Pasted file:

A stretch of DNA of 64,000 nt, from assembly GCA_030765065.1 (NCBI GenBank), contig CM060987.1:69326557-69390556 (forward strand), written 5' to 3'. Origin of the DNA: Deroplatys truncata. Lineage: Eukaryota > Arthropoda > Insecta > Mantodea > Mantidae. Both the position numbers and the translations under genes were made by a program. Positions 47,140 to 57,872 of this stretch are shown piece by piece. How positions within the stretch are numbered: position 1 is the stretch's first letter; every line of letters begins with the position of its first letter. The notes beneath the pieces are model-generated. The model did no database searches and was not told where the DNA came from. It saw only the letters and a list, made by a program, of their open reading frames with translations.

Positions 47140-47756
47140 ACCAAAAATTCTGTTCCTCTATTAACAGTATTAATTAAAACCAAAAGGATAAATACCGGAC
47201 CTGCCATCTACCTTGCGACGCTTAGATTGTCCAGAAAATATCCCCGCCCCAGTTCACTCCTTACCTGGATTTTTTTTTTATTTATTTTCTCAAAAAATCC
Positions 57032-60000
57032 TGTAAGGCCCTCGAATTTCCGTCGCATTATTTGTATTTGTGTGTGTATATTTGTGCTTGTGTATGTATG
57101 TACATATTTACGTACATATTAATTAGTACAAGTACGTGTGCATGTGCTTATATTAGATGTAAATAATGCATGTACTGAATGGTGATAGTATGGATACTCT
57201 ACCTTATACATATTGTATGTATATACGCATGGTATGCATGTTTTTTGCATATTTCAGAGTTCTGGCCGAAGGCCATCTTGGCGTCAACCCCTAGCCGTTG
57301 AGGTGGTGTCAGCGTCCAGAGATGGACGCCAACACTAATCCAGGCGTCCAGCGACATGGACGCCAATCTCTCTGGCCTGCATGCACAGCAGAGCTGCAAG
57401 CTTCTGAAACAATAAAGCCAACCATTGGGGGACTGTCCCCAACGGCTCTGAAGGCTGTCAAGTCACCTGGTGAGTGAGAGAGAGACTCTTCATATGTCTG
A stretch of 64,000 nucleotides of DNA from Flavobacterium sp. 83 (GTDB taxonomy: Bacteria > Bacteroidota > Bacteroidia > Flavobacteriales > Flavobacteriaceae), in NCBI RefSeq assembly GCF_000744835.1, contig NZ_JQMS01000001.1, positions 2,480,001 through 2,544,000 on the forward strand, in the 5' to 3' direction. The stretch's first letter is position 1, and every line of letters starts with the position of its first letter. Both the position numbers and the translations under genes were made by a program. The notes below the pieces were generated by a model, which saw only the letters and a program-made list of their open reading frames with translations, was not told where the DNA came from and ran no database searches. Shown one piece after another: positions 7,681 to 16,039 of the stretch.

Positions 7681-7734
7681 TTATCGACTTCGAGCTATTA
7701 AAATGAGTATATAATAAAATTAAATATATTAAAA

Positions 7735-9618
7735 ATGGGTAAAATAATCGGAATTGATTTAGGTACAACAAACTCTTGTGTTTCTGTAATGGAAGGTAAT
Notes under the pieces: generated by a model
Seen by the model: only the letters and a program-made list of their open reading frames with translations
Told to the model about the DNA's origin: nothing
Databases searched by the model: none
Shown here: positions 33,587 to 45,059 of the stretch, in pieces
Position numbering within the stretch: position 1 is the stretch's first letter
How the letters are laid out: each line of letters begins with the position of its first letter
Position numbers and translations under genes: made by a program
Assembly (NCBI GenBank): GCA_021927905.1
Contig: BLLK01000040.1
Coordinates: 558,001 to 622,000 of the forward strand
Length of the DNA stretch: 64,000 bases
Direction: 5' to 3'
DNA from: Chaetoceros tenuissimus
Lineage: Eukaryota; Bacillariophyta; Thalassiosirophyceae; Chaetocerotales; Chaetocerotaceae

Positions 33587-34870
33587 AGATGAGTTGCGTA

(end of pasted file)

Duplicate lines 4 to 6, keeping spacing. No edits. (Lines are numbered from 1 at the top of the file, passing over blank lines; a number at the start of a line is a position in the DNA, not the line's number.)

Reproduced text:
47201 CTGCCATCTACCTTGCGACGCTTAGATTGTCCAGAAAATATCCCCGCCCCAGTTCACTCCTTACCTGGATTTTTTTTTTATTTATTTTCTCAAAAAATCC
Positions 57032-60000
57032 TGTAAGGCCCTCGAATTTCCGTCGCATTATTTGTATTTGTGTGTGTATATTTGTGCTTGTGTATGTATG